Should These Slick Zipper Merges Be All The Rave on Texas Roadways?
You know that woman you called an a**hole for zooming right past you while you patiently waited your turn to merge into Houston, TX stand-still traffic? Cause you're polite and moved over well before the lane actually closed? Well, turns out, according to some, that a**hole is doing it more efficiently and more safely.
Whether or not it was her plan (maybe she's just an a**hole), studies have shown the zipper merge to be a better way to keep traffic moving smoothly. And they are growing in popularity -- you probably cussed out a zipper merger this morning.
Not sure what the zipper merge is?
This is where both lanes of a road are fully used until you reach the merge area, only then do you enter the opposite lane, out of the closing lane. Most drivers think merging earlier is better, and many think it's more courteous. While the early merge might make you more road friends, it's been proven that it is just not the better nor safer way to do drive.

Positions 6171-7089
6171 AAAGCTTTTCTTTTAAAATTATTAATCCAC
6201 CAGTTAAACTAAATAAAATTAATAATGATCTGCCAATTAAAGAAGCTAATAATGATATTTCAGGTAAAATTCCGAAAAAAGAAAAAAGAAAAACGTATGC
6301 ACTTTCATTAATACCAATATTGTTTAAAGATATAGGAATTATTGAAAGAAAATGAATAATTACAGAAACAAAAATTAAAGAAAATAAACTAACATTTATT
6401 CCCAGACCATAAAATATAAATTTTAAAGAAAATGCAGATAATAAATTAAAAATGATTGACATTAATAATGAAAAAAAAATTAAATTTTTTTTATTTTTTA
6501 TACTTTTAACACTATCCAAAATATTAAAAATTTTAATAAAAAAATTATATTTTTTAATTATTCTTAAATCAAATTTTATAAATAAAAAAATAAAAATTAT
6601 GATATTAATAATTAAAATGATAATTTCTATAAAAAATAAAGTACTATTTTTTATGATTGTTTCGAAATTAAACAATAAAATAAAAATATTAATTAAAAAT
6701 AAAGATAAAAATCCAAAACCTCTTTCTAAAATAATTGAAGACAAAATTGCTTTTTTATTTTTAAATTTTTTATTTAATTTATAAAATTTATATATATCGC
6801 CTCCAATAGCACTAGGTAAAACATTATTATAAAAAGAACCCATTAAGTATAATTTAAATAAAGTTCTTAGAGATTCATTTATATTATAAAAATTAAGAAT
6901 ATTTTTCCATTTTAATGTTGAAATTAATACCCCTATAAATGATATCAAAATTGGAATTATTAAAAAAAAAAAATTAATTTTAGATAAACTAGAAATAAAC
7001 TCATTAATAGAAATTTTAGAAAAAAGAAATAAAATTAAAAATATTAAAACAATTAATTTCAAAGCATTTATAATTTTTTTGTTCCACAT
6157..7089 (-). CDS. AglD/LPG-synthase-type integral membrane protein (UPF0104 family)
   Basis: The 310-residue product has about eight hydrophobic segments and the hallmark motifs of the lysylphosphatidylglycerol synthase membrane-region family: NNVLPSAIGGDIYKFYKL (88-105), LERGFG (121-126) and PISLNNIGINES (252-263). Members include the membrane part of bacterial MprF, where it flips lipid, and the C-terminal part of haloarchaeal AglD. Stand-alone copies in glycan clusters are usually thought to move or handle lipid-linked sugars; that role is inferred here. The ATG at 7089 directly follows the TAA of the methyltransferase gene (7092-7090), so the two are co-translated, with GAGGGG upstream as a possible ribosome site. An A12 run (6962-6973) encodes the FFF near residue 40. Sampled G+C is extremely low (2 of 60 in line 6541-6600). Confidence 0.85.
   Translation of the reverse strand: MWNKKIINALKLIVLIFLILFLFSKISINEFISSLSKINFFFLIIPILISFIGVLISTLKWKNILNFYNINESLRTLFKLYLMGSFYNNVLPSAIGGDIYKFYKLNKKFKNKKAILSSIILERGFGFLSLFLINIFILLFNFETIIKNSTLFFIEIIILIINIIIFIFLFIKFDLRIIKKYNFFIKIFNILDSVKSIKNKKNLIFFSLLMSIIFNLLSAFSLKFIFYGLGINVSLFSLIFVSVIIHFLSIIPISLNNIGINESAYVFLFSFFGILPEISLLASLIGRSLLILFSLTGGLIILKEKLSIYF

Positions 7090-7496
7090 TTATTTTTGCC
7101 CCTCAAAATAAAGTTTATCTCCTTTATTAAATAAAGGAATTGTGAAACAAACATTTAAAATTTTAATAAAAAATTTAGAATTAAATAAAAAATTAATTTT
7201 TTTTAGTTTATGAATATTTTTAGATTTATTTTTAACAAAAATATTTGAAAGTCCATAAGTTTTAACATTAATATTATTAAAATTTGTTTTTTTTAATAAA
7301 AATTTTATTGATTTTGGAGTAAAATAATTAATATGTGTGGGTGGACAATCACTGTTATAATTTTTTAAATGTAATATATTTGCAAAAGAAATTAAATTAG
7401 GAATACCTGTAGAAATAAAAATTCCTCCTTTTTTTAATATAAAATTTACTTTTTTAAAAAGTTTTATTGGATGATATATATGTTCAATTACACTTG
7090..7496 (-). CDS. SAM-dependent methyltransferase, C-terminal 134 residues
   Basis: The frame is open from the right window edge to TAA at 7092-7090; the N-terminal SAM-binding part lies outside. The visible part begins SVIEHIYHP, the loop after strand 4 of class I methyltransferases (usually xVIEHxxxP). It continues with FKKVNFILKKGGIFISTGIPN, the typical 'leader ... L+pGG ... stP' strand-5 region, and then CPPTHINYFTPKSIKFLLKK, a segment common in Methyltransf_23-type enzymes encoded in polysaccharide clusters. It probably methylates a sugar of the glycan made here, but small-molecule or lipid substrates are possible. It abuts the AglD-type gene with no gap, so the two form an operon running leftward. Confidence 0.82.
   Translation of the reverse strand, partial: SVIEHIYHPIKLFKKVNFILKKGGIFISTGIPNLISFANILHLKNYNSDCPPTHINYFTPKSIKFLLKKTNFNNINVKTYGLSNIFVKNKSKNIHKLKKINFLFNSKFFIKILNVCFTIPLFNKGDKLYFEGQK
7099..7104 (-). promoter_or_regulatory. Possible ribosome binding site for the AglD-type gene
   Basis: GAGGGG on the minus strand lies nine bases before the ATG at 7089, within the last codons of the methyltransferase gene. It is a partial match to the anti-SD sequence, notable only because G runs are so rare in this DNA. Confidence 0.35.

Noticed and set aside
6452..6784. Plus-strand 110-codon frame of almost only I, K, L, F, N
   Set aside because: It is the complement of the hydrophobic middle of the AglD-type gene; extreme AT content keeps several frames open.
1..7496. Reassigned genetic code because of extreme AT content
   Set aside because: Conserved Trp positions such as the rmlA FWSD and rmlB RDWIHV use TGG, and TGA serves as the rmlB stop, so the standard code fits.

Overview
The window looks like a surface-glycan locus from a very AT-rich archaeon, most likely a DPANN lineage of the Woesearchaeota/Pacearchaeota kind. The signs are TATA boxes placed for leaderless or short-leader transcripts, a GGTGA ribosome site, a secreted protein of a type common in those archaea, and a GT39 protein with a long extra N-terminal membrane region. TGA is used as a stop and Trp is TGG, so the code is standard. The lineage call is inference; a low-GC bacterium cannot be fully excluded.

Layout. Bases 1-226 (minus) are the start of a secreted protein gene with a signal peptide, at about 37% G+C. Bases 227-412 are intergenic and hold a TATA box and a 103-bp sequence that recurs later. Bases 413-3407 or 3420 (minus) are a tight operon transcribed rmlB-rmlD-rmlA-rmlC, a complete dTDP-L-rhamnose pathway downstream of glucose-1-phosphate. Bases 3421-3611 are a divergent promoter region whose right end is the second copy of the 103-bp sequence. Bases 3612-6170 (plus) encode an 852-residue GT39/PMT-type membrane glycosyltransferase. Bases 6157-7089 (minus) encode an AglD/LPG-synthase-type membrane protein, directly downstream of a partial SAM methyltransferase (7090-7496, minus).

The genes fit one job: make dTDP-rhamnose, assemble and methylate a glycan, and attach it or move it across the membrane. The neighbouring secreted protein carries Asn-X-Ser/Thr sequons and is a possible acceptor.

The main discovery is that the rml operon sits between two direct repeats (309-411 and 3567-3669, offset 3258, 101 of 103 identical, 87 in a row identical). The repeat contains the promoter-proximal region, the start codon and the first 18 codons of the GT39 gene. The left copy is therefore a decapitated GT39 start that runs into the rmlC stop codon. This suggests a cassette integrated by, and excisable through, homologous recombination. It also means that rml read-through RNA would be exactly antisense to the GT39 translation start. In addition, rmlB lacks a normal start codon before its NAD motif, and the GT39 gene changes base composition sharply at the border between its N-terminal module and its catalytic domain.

The zipper merge can be interpreted as cutting in line. But research has shown that the zipper merge is more efficient because it uses more available road space for as long as possible—helping to keep traffic moving. States across the country have been implementing zipper merge recommendations for more than a decade. -- AAA
Listen, I've been there too. You'll probably think everyone hates you, most everyone does hate you for it, but it's going to take many sacrificial lambs if were going to change the driving culture here in Texas. So, get out there and zipper merge loudly and proudly. But, yeah, probably leave your windows up while you're implementing it.
If you're still unsure how to properly execute the zipper merge, here's an instructional video: